Russian athletes will be allowed to stand on the medal podium at the Winter Olympics — just not with their anthem playing or their nation's flag rising above them.
The International Olympic Committee (IOC) barred Russia and its sports leaders from the upcoming games in PyeongChang, South Korea, after its lead investigator found that members of the Russian government created a doping scheme at the 2014 Sochi Games that "caused unprecedented damage to Olympism and to sports."
The IOC punishment left room for many Russians to compete under the name "Olympic Athlete from Russia," or OAR. They would have to pass drug tests to prove that they were clean and that they had not benefited from the Sochi scheme.
If they win, the Olympic flag would be raised and the Olympic anthem played to honor their victories. That is, if Russian President Vladimir Putin allows them to go to the Games. He has said it would be humiliating for Russia to compete without its national symbols.
Athletes who would have won medals at the Sochi Olympics if not for Russia's doping program gave a broad thumbs-up to the IOC decision to let Russians compete at the upcoming PyeongChang Games in February — but not under their own flag.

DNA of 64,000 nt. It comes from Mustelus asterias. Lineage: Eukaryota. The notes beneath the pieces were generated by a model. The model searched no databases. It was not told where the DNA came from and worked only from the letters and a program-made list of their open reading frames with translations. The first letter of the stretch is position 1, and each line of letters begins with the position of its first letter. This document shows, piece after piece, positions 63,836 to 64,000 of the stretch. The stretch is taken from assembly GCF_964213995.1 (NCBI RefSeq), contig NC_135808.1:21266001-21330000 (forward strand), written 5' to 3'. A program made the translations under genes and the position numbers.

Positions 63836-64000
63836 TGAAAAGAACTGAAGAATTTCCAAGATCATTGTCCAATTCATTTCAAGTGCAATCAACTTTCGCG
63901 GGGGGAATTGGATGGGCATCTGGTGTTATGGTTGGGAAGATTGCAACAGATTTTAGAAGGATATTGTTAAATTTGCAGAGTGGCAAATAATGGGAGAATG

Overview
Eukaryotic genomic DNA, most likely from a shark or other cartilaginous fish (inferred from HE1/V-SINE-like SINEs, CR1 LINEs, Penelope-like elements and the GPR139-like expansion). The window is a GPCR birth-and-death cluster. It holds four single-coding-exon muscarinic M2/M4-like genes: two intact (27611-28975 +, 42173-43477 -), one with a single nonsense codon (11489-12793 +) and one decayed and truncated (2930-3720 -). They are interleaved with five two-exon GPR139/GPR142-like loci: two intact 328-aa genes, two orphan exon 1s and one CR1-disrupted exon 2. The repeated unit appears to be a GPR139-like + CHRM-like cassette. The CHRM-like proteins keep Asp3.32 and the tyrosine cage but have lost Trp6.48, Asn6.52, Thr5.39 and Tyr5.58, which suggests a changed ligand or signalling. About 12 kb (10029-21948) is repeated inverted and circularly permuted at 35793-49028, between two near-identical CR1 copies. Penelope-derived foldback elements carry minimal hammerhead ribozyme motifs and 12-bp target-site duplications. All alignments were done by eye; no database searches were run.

Many of those athletes said the IOC struck a good balance between punishing the nation but not Russian athletes who were not part of the vast doping scheme.
They said they wouldn't have felt comfortable had the IOC banned all Russians from the PyeongChang Games.
"Very tough collective sanctions can lead to a huge injustice, and that's not at all the IOC's role to do that," said French cross-country skier Robin Duvillard. He and other members of the French team that got a bronze medal in the men's 4x10-kilometer relay in Sochi are now in line for the silver medal that was stripped in November from the Russian team.